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Arts on Tour

College of Southern Idaho

A cornerstone of the College of Southern Idaho’s mission statement is to provide cultural opportunities for the community. To that end, the Arts on Tour performing arts series was created in 1988. This series, which brings international touring performing artists to the Magic Valley, has a long history of artistic excellence. In partnership with the Magic Valley Arts Council and school districts, Arts on Tour brings a number of these performers to local students free of charge to them and their schools. During the 2016-17 Season, Arts on Tour brought four of their seven artists for the following outreaches that addressed the National Core Arts Standards.

  • A performance of Mowgli, the Jungle Book Ballet, for 5th graders by the Eugene Ballet with a study guide on the art form and theater etiquette
  • A master class and outreach performance for high school orchestra students by The Quebe Sisters
  • A master class on shadow dancing techniques for high school theater students
  • A lecture/demonstration by Piano Chameleons on the fusion of classical and jazz music for high school piano students

The Essential Question that guided our projects’ focus was:

Four Essential Questions – One Per Outreach – As Illustrated Below

The Essential Question that guided the focus of the Quebe Sisters outreach was “How do we discern the musical creators’ and performers’ expressive intent?”

Artistic process:  Responding

MU:Re8.1.H.5a Identify interpretations of the expressive intent and meaning of musical selections, referring to the elements of music, context (personal or social), and the setting of the text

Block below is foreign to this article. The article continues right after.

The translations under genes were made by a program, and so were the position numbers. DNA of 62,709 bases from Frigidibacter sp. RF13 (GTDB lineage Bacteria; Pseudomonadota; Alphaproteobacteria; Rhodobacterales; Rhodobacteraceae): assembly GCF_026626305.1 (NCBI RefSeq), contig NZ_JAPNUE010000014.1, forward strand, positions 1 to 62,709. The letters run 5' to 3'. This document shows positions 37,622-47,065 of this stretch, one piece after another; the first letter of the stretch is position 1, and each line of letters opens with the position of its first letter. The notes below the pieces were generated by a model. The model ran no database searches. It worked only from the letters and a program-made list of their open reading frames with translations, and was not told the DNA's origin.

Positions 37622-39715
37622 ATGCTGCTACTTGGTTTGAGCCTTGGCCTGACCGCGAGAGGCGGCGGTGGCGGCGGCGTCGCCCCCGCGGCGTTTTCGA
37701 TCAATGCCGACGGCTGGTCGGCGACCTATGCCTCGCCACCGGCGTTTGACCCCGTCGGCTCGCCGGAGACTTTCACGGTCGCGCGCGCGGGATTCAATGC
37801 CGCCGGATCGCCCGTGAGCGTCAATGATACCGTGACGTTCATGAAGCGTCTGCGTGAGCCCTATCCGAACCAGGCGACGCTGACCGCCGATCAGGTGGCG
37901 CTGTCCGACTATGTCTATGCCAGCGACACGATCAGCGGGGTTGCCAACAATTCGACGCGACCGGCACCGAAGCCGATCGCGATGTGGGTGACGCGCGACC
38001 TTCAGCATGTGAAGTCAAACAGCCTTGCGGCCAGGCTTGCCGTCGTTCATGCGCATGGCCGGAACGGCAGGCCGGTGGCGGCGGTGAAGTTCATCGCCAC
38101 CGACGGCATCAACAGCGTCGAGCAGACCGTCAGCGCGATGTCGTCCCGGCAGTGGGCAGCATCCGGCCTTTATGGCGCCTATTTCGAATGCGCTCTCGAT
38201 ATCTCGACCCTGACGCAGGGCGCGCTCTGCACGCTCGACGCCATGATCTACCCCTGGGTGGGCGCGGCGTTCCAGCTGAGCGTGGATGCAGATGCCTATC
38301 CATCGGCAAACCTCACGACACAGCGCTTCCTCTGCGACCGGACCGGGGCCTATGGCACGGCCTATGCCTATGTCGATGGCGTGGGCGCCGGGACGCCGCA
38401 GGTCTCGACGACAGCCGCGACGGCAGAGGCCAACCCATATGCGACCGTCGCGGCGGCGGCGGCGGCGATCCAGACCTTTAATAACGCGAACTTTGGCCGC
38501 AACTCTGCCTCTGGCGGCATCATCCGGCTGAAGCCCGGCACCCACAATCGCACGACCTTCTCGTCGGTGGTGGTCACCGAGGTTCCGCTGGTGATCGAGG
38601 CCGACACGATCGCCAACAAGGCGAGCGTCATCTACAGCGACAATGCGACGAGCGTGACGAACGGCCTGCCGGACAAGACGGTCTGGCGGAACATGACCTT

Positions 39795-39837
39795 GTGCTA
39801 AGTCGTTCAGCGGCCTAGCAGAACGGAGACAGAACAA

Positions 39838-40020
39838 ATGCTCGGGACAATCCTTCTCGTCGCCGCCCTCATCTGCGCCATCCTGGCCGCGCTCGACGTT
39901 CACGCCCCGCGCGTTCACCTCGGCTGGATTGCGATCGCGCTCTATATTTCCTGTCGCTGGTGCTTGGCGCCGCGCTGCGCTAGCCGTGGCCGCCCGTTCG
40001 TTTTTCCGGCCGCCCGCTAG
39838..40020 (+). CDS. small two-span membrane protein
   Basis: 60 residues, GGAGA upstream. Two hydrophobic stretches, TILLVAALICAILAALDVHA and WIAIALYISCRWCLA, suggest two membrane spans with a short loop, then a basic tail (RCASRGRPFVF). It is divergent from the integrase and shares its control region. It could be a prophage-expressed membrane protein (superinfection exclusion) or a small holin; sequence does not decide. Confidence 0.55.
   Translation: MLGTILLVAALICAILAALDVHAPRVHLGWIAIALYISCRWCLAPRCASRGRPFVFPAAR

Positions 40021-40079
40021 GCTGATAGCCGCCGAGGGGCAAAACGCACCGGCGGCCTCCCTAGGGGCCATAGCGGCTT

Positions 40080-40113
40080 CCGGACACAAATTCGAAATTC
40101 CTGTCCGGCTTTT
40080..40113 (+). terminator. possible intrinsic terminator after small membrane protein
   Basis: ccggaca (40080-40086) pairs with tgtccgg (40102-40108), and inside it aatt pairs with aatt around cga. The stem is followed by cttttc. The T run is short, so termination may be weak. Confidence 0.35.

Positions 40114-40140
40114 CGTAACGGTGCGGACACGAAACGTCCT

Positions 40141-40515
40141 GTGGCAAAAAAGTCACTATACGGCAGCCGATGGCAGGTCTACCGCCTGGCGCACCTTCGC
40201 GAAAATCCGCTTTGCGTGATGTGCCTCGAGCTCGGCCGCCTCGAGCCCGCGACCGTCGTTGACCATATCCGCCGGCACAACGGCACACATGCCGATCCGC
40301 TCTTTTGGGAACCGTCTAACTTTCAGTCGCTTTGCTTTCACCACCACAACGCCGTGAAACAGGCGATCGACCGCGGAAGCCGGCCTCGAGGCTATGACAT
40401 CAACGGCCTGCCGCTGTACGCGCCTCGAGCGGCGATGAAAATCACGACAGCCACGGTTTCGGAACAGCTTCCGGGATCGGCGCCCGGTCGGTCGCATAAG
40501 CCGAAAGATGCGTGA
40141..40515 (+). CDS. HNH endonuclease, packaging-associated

The Essential Question that guided the focus of the Catapult outreach was “What happens when theatre artists use their imaginations and/or learned theatre skills while engaging in creative exploration and inquiry?”

Artistic Process:  Creating

TH:Cr1.1.I.b. Explore the impact of technology on design choices in a drama/theatre work.


The Essential Question that guided the focus of the Piano Chameleons outreach was “How to musicians improve the quality of their performance?”

Artistic Process:  Performing

Standard MU:Pr5.1.H.Ia Develop and apply criteria to critique individual and small group performances of a varied repertoire of music that includes melodies, repertoire pieces, improvisations, and chordal accompaniments in a variety of patterns (such as arpeggio, country and gallop strumming, finger picking patterns), and create rehearsal strategies to address performance challenges and refine the performances


The Essential Question that guided the focus of the Mowgli outreach was “How is dance understood?”

Artistic Process:  Responding

Standard DA:Re.7.1.5.b. Describe, using basic dance terminology, the qualities and characteristics of style used in a dance from one’s own cultural movement practice. Compare them to the qualities and characteristics of style found in a different dance genre, style, or cultural movement practice, also using basic dance terminology.

At the conclusion of the project, students responded to questions related to the identified Standards:

  • A sampling of 12 orchestra students were asked to write essays over the music and outreach topics of The Quebe Sisters
  • A sampling of 86 students were asked to write short essays over the music and outreach topics of the Mowgli
  • The students in the Catapult master class were observed and interviewed by the CSI Theater Department Instructor during and after the class
  • The students in the Piano Chameleons master class were observed and interviewed by the head of the CSI Piano program during and after the class